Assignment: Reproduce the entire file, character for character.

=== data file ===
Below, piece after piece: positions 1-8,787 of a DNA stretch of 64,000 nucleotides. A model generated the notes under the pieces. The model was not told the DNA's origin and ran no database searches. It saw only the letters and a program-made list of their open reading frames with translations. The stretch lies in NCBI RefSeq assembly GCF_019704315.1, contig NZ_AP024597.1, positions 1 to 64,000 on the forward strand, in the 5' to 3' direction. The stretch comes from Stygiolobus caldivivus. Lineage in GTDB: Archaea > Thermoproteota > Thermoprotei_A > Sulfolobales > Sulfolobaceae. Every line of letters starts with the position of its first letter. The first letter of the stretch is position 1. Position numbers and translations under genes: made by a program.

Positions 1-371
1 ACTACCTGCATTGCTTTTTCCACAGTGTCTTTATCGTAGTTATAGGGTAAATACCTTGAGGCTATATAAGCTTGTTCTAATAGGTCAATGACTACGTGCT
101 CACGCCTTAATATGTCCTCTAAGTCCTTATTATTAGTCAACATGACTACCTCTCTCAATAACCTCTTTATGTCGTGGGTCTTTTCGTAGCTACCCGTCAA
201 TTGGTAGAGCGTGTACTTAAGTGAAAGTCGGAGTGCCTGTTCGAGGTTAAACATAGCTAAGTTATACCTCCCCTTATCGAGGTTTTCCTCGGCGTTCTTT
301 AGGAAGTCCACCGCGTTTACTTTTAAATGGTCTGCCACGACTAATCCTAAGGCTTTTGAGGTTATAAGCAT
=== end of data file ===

Below, piece after piece: positions 1-8,787 of a DNA stretch of 64,000 nucleotides. A model generated the notes under the pieces. The model was not told the DNA's origin and ran no database searches. It saw only the letters and a program-made list of their open reading frames with translations. The stretch lies in NCBI RefSeq assembly GCF_019704315.1, contig NZ_AP024597.1, positions 1 to 64,000 on the forward strand, in the 5' to 3' direction. The stretch comes from Stygiolobus caldivivus. Lineage in GTDB: Archaea > Thermoproteota > Thermoprotei_A > Sulfolobales > Sulfolobaceae. Every line of letters starts with the position of its first letter. The first letter of the stretch is position 1. Position numbers and translations under genes: made by a program.

Positions 1-371
1 ACTACCTGCATTGCTTTTTCCACAGTGTCTTTATCGTAGTTATAGGGTAAATACCTTGAGGCTATATAAGCTTGTTCTAATAGGTCAATGACTACGTGCT
101 CACGCCTTAATATGTCCTCTAAGTCCTTATTATTAGTCAACATGACTACCTCTCTCAATAACCTCTTTATGTCGTGGGTCTTTTCGTAGCTACCCGTCAA
201 TTGGTAGAGCGTGTACTTAAGTGAAAGTCGGAGTGCCTGTTCGAGGTTAAACATAGCTAAGTTATACCTCCCCTTATCGAGGTTTTCCTCGGCGTTCTTT
301 AGGAAGTCCACCGCGTTTACTTTTAAATGGTCTGCCACGACTAATCCTAAGGCTTTTGAGGTTATAAGCAT